Abstract and Keywords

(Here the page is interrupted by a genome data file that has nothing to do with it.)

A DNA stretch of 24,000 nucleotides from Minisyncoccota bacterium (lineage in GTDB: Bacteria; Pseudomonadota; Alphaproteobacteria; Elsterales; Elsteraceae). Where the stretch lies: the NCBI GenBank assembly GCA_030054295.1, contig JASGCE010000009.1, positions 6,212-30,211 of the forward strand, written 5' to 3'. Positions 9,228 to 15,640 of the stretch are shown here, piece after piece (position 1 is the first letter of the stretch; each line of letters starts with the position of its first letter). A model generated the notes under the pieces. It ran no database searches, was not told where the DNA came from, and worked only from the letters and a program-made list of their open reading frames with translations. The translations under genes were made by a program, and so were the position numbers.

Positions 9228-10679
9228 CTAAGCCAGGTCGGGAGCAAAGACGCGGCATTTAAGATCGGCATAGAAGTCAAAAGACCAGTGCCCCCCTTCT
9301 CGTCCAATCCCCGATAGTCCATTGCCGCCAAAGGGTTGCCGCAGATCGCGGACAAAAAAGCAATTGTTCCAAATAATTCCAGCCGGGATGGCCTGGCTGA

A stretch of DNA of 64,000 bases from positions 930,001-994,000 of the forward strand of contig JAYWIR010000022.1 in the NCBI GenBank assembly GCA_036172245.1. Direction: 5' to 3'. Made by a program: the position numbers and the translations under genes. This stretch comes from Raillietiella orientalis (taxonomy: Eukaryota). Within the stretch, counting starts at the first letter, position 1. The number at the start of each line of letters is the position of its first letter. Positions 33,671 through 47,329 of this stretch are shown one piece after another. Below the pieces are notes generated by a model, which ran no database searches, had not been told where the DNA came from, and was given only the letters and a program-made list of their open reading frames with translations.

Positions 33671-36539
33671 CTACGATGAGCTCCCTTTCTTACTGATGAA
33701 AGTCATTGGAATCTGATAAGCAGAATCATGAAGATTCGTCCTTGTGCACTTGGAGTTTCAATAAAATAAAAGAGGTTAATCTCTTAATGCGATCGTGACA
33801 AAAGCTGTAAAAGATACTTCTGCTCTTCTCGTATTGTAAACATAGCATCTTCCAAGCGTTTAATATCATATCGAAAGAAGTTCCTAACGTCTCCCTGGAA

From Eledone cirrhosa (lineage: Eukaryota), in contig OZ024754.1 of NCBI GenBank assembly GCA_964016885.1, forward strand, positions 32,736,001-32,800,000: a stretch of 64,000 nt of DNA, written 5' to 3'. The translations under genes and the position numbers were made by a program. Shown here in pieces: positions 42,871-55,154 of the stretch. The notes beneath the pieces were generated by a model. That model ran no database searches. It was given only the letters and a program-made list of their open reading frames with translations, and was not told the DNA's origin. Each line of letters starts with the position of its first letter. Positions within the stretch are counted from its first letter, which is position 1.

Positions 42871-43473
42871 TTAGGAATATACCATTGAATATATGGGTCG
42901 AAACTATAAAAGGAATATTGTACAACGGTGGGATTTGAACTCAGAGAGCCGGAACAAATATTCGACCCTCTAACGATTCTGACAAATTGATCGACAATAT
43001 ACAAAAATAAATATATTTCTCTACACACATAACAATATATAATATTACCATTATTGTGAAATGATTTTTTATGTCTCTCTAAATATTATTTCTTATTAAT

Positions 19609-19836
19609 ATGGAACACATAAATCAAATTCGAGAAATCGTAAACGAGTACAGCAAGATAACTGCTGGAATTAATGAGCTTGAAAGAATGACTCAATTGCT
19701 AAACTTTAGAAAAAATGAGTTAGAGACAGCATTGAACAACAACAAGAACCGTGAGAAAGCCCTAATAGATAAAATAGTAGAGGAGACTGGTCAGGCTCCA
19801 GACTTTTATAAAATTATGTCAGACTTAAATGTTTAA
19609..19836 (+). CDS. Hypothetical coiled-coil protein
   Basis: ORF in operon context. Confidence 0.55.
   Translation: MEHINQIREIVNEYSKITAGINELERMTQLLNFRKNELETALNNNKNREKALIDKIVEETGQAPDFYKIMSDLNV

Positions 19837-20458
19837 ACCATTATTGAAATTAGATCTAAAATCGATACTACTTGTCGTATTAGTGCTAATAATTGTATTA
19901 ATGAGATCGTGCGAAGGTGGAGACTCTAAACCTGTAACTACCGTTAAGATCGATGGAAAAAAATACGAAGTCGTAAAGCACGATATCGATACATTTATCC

This chapter examines legal encounters and legal relations between Indigenous peoples in both Australia and New Zealand and the British Empire. It looks at court decisions as a source of historical material in order to suggest two contact points between jurisdictions through which to think about indigenous laws and settler laws. It focuses on only two instances of contact: the colonial and the present. In many ways this choice reproduces ongoing gaps in tracing and thinking about legal encounters with Aboriginal law in Australia and, to a lesser extent, in New Zealand. Scholarship on legal encounter has tended to be centred on the colonial period to the detriment of the later nineteenth century and much of the twentieth century. The chapter looks at the ways in which colonial and modern law engaged/s with aboriginal law from the perspective of the colonizer, not the colonized.
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